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Your support will help protect and restore the blue-footed booby population in Galapagos, along with other endemic bird species that make the Islands so unique. Please make a gift today, if your situation allows. Thank you!
Will describes himself as a true “birder” and when he learned that blue-footed booby populations were declining in Galapagos, he told his father that he wanted to do something to help. He also happens to have a large personal sock collection, which is how he came up with the fun and fitting idea to sell socks to raise money for his favorite threatened bird. Will allowed his little brother to join the cause when Matty came up with the name of their foundation, the Blue Feet Foundation, and their generous father provided the seed money for their first sock order. Will recalls, “One day, nine giant boxes of blue socks were dropped off in our driveway. My mom was really shocked. I set up a website, Facebook and Instagram accounts, and started to sell the socks. So far it’s been really fun! We’ve had orders from 31 states and Canada, the UK, and Australia!”
Galapagos Conservancy is thrilled to welcome Will and Matty G. as two of our newest members — they also share the special honor of being our youngest Galapagos Ambassador Society members to date. Proceeds from the sales of their blue socks on The Blue Feet Foundation’s website have allowed the brothers to donate $3,000* to Galapagos Conservancy in 2016 so far! Will exclaimed, “Galapagos Conservancy rules! They take us seriously.” Yes, we do, Will! And we encourage our loyal members to do the same and order some blue socks today.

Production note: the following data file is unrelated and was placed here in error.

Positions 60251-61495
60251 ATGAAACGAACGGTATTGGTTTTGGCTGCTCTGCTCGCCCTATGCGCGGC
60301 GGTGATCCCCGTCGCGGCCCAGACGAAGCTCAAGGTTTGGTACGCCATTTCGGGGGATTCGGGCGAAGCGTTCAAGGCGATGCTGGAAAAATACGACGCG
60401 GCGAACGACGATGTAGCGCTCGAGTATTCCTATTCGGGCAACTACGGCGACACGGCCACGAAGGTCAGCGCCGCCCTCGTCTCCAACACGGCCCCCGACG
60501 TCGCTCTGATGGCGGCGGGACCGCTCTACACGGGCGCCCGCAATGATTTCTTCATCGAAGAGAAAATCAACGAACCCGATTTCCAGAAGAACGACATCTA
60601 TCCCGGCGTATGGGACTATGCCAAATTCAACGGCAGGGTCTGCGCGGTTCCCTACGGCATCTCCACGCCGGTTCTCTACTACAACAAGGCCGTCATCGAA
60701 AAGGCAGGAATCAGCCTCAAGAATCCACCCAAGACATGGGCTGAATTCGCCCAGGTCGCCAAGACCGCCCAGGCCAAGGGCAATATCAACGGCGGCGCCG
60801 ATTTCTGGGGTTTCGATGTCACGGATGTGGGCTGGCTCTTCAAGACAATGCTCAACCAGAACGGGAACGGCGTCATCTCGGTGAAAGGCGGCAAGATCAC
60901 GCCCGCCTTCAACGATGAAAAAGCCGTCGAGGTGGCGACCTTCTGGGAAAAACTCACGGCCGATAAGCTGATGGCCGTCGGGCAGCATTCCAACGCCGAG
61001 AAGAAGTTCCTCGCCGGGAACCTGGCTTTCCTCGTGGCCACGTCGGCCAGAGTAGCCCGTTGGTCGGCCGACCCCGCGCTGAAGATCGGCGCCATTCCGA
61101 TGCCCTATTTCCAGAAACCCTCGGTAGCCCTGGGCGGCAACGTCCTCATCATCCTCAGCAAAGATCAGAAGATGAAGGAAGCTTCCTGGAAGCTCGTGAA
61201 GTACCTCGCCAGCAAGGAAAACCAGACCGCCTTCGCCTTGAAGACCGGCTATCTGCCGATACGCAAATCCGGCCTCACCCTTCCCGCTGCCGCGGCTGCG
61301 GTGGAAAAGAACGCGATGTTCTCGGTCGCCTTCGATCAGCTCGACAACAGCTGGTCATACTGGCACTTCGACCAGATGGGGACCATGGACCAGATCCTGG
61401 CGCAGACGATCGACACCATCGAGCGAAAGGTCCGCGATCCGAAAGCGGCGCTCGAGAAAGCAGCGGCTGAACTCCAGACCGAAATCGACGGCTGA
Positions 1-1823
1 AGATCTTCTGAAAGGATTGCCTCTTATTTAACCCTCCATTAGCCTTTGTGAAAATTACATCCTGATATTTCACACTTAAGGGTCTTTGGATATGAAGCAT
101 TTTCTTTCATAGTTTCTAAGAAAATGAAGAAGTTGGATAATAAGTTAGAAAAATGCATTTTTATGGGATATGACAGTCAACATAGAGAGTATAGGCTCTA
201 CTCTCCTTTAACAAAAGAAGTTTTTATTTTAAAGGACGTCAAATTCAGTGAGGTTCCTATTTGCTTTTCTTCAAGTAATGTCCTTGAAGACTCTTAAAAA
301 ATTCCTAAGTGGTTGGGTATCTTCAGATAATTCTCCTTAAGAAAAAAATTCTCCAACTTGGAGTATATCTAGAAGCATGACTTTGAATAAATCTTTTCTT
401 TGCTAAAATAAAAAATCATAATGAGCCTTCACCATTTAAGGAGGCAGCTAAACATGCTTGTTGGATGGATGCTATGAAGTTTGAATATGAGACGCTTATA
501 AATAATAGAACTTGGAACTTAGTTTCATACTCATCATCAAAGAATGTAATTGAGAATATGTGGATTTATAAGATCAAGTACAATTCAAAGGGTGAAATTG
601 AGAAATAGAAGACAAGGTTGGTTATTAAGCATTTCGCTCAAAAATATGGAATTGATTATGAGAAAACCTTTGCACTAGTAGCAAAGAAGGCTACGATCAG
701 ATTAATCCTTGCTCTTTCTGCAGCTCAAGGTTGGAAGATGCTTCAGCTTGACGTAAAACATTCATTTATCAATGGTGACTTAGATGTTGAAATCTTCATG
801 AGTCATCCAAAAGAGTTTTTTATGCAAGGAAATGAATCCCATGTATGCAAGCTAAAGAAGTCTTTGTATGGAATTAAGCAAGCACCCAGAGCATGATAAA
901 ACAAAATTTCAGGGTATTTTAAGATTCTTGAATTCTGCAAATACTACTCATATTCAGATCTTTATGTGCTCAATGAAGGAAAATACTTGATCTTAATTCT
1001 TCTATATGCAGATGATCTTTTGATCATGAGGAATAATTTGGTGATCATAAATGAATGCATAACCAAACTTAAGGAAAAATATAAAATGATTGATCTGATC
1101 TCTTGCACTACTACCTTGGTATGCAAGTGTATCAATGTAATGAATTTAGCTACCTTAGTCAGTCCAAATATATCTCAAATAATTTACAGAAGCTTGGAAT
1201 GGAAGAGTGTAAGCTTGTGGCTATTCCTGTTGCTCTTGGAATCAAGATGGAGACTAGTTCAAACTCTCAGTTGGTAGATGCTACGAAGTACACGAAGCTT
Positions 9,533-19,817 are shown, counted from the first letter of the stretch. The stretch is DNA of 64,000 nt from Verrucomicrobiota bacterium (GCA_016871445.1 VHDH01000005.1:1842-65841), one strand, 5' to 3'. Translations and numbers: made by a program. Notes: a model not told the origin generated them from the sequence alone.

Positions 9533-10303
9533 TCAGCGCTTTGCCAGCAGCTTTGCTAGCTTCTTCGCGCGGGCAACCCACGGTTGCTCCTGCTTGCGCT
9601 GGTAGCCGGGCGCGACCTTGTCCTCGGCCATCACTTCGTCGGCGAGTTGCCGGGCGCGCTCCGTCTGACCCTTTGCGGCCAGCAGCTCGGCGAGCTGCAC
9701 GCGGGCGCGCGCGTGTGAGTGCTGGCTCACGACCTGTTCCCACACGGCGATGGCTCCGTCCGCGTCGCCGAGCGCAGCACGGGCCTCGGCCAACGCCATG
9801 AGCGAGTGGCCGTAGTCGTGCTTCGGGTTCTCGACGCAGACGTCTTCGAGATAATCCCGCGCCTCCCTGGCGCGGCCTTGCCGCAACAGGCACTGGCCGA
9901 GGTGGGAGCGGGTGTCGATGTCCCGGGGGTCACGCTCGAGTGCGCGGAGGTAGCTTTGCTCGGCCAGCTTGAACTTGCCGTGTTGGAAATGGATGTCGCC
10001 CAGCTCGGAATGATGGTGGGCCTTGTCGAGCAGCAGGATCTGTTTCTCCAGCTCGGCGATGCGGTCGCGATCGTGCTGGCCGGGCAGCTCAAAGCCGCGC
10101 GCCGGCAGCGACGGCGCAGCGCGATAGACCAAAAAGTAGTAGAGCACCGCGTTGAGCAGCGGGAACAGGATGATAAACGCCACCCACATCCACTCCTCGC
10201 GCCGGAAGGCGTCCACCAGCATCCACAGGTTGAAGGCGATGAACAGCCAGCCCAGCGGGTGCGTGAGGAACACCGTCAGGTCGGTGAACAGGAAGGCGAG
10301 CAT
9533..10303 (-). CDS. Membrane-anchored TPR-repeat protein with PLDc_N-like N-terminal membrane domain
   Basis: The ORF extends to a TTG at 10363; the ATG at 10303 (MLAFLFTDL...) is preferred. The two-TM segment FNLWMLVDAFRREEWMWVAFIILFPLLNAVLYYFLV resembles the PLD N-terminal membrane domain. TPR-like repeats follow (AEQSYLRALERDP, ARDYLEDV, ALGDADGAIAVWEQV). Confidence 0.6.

*As of June 2017, Will and Matty have donated $17,000 to Galapagos Conservancy from the sale of the blue-footed booby socks.
Randy and Sally Knight first visited the Galapagos Islands in 2004 and were so enchanted by the Islands and their animals that they decided to return in 2016 — on Galapagos Conservancy’s annual cruise! According to Randy, “Like most people, we initially had the idea that the Galapagos were remote and largely untouched. But between our observations, the guides on our first trip, and reading Plundering Paradise: The Hand of Man on the Galapagos Islands (by Michael D’Orso) we realized that the Islands face many challenges and will endure only if individuals and organizations actively tackle those challenges.” The Knights first learned of Galapagos Conservancy while at the Charles Darwin Research Station in 2004, and they have been loyal, generous donors to our efforts ever since. Randy and Sally cite their reason for supporting GC for its long track record of success, coupled with “GC’s holistic approach to working with government agencies, key players, and especially the people who live in the islands. Trying to solve environmental problems such as invasive species or illegal fishing, without also dealing with the social and political conditions that led to the problems is simply a Band-Aid with little chance for lasting impact. Long-term success requires working with all the stakeholders to change the underlying conditions so that everyone sees a positive benefit from conservation.” Galapagos Conservancy is proud to have members like the Knights who understand the complex nature of conservation and the need to involve and support the residents of Galapagos while also protecting the unique environment in which they live.
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